Can a collection agency sue when the debtor has already paid?

UPDATED: Jan 24, 2011

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Can a collection agency sue when the debtor has already paid?

When attempting to pay a medical bill, they said the bill had been sent to collections. I told them I would pay the $86, but I was not paying the collection fees. I spoke with the collection agency and told them that I paid the bill in full and I no longer owed the bill and was not paying their fee. I have a $0 balance with the medical center. The rep at the CA kept telling me that when I signed my initial bill it said in the disclaimer that I would pay for services rendered plus any and all collection fees. Can the CA come after me for the fee? I have not received a letter from the CA.

Asked on January 24, 2011 under Bankruptcy Law, Indiana


M.T.G., Member, New York Bar / FreeAdvice Contributing Attorney

Answered 12 years ago | Contributor

You probably paid the bill a little too late.  But no matter.  Here is the thing: what are the real collection fees here?  Generally speaking there are two ways that collection agencies do business: they buy the debt from the company out right for a small amount in the hopes of recouping that money plus some, or they are paid on a percentage basis based on the amount that they get back (usually a third of the bill).  If they have not yet sued you then there are no court costs involved.  So ask them when they call to validate the debt: show you that it is outstanding, that they have a right to bring the action on behalf of the medical provider, a copy of the original agreement that they are referring to and ask them for their fees - detailed - this far.  If they do not give it to you report them.  Then wait and see.  Good luck.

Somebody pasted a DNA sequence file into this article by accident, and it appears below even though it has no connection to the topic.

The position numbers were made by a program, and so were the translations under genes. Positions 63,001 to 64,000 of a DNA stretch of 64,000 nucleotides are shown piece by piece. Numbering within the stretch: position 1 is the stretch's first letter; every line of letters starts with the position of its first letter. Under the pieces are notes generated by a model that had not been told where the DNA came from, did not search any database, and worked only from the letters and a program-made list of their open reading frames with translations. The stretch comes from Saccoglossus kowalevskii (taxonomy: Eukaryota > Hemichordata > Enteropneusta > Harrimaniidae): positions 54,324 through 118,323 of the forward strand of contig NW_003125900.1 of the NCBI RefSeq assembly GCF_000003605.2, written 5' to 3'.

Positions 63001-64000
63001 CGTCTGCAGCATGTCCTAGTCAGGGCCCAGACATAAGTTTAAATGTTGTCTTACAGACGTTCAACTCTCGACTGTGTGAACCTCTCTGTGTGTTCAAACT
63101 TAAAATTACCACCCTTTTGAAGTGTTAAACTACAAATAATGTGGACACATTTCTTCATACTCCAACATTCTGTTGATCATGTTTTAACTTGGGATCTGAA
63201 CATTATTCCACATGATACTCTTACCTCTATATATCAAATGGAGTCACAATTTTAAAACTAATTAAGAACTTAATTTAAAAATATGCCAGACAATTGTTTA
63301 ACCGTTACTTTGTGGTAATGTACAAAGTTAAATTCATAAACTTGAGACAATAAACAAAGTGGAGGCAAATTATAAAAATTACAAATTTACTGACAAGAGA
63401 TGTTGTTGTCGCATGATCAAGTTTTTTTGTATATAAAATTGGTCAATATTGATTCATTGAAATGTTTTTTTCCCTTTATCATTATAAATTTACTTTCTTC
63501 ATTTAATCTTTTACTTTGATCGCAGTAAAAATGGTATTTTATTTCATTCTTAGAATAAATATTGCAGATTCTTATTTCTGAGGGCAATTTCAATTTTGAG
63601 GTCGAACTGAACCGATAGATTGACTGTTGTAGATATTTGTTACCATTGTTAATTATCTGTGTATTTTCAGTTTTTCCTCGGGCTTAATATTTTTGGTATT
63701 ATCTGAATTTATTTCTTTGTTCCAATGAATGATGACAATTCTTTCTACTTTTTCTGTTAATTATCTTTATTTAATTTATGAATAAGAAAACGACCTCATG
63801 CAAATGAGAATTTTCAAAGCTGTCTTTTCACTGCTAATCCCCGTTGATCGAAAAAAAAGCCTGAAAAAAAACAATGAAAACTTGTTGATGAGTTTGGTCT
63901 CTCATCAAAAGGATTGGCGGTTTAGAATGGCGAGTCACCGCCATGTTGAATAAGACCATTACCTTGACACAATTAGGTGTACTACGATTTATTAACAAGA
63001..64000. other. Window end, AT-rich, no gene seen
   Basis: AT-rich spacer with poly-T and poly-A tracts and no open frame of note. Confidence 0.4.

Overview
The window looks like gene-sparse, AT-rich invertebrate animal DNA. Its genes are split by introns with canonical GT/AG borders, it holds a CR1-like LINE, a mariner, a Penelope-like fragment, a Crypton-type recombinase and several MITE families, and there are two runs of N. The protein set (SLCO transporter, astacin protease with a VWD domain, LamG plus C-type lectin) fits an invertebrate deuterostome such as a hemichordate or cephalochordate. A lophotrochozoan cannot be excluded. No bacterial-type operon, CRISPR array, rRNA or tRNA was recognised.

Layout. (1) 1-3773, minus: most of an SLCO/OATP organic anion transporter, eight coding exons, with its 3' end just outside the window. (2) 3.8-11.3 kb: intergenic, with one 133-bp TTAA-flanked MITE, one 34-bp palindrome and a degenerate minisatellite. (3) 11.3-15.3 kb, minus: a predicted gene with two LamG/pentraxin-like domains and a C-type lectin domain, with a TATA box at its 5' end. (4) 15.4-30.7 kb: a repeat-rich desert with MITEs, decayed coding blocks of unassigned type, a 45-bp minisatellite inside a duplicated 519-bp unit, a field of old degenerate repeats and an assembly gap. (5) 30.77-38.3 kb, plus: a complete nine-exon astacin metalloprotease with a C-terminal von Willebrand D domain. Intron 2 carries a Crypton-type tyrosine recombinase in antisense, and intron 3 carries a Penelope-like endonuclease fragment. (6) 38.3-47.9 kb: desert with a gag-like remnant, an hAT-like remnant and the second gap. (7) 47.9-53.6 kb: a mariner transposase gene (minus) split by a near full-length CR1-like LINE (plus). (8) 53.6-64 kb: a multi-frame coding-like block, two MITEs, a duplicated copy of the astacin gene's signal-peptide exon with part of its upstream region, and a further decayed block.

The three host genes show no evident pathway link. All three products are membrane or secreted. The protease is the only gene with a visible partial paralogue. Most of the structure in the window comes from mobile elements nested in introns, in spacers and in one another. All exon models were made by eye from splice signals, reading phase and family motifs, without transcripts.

IMPORTANT NOTICE: The Answer(s) provided above are for general information only. The attorney providing the answer was not serving as the attorney for the person submitting the question or in any attorney-client relationship with such person. Laws may vary from state to state, and sometimes change. Tiny variations in the facts, or a fact not set forth in a question, often can change a legal outcome or an attorney's conclusion. Although has verified the attorney was admitted to practice law in at least one jurisdiction, he or she may not be authorized to practice law in the jurisdiction referred to in the question, nor is he or she necessarily experienced in the area of the law involved. Unlike the information in the Answer(s) above, upon which you should NOT rely, for personal advice you can rely upon we suggest you retain an attorney to represent you.

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